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Why is this happening??

post #1 of 16
Thread Starter 
I used the upside-down icing technique found in the articles section here at CC. I've done it once before, with great success. But this time, my icing is getting little beads of condensation on it and softening!!!! WHY???? icon_cry.gif This cake is for class tonight & I don't have any ingredients to make a whole other batch of icing to take with me!! What could be causing this & is there anything I can do?? I'm worried the icing will soften even more on the way to class and just eventually slide off the cake... icon_sad.gif Thanks for any help icon_smile.gif
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post #2 of 16
Thread Starter 
Bueller, Bueller, anyone....Bueller????
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post #3 of 16
That happened to me once and the icing was too thin...ummm...was you cake frozen?? maybe its defrosting and that's whats happening
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post #4 of 16
Thread Starter 
Thanks so much for answering! No, the cake isn't frozen...but I think it could maybe be that my icing was too thin. ??? Last week my instructor told me it was too thick - now I make it too thin! icon_mad.gif But I still don't understand how icing that's too thin would cause sweating on top of the icing?? Hopefully it can make it to class and back home icon_rolleyes.gif
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post #5 of 16
Thread Starter 
Just had a thought....if the air in my house is not cool enough - not hot, necessarily, but not cool either - would that cause the sweating once it comes out of the freezer possibly?
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post #6 of 16
Anything cooler than your freezer may cause the condensation...can you blot it with papertowels??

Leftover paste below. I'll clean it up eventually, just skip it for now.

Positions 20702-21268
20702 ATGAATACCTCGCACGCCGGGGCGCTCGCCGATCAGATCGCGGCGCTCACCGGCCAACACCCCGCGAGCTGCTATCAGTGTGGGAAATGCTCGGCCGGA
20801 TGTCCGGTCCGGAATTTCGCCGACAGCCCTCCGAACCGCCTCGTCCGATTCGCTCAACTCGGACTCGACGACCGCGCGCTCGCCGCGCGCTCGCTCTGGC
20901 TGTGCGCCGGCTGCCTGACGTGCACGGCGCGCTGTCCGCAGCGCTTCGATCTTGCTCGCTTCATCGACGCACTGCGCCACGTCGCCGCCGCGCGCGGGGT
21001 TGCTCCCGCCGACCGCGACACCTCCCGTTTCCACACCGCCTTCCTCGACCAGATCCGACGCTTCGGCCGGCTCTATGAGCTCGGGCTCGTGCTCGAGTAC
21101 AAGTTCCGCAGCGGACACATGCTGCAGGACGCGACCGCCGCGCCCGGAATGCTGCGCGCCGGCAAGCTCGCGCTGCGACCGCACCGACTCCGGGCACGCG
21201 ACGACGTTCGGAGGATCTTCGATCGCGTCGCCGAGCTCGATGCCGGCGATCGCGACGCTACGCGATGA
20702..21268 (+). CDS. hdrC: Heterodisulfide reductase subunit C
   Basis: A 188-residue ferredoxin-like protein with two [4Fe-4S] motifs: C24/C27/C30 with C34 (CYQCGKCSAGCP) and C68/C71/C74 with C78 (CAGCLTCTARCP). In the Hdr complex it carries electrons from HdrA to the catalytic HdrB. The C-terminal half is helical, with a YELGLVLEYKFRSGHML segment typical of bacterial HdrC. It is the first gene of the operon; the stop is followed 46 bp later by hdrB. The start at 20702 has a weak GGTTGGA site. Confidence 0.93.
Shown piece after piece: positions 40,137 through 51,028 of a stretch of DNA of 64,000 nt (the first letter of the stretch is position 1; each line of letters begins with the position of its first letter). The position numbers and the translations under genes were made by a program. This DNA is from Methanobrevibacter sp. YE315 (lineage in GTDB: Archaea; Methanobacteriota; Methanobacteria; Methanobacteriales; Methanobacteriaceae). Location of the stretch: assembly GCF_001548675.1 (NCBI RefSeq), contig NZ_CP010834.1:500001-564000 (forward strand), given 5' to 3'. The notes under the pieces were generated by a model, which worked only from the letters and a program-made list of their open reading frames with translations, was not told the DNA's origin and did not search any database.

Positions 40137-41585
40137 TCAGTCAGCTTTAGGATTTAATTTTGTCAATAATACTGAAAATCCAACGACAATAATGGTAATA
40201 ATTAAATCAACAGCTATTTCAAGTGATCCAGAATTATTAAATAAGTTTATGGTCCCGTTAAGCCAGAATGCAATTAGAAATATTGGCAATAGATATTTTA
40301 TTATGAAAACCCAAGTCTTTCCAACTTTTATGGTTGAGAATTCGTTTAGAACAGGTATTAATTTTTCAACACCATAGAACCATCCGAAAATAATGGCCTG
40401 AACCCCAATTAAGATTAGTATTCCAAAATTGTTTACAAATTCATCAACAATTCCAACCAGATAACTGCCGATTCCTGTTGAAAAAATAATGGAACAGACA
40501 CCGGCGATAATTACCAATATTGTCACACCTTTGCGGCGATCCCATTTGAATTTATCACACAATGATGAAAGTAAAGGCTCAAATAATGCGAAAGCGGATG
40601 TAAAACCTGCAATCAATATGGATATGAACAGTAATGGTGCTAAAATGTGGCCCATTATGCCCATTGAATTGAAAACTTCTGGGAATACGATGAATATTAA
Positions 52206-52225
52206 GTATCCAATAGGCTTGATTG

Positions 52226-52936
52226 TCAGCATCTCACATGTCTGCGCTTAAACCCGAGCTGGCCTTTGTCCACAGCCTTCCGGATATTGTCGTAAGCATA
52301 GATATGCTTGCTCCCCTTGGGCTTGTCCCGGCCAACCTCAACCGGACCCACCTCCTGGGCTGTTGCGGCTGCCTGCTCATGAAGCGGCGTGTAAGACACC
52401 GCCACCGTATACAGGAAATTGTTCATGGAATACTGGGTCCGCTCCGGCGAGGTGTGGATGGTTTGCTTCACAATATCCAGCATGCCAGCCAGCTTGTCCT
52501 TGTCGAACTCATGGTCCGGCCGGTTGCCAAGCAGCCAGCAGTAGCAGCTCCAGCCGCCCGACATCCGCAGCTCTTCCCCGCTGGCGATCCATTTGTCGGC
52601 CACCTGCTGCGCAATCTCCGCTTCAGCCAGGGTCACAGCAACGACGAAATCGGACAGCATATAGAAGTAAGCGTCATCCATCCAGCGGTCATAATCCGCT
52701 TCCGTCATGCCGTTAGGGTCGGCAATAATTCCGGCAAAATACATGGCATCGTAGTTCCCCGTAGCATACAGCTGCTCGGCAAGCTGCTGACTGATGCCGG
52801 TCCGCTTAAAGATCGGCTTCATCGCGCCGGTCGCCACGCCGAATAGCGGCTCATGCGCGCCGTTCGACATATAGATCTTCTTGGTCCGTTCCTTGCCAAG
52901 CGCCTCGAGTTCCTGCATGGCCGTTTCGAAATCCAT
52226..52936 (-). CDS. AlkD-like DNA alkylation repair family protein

post #7 of 16
Meant to say "Warmer" not cooler...it's been a long day.
post #8 of 16
Quote:
Quote:

No, the cake isn't frozen...



Quote:
Quote:

would that cause the sweating once it comes out of the freezer possibly?



I am having a hard time understanding....your first post said it was not a frozen cake and then one of the next one says it is.......

I would think that condensation would be a problem if the cake had been a frozen one.....I really don't know for sure though, I have never put one in the freezer. In the "How do I" section there are a couple of folks having issues with thawing cakes today. Hopefully one of the folks that freezes regularly will chime in here for you.
Knowledge is a candle that when shared, doubles the light, but the insecure person believes knowledge is a candle that is diminished when it is split between two wicks.
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Knowledge is a candle that when shared, doubles the light, but the insecure person believes knowledge is a candle that is diminished when it is split between two wicks.
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post #9 of 16
I am guessing what she is doing with her cake is putting it in the freezer briefly after doing a crumb coat to make that set, not freezing the cake itself.

As for the rest, not sure I can help...sorry!
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post #10 of 16
Thread Starter 
Cakesasyoulikeit - You got it! lol icon_wink.gif

As I said in the initial post: I was following the directions on the Upside-down Icing Technique which is posted here at CC in the articles section. http://cakecentral.com/article6-Upside-Down-Icing-Technique-for-Perfectly-Smooth-Icing.html It calls for placing the cake in the freezer between steps if you're using all shortening icing; in the fridge if using half butter/half shortening...the cake was NOT frozen...as I said.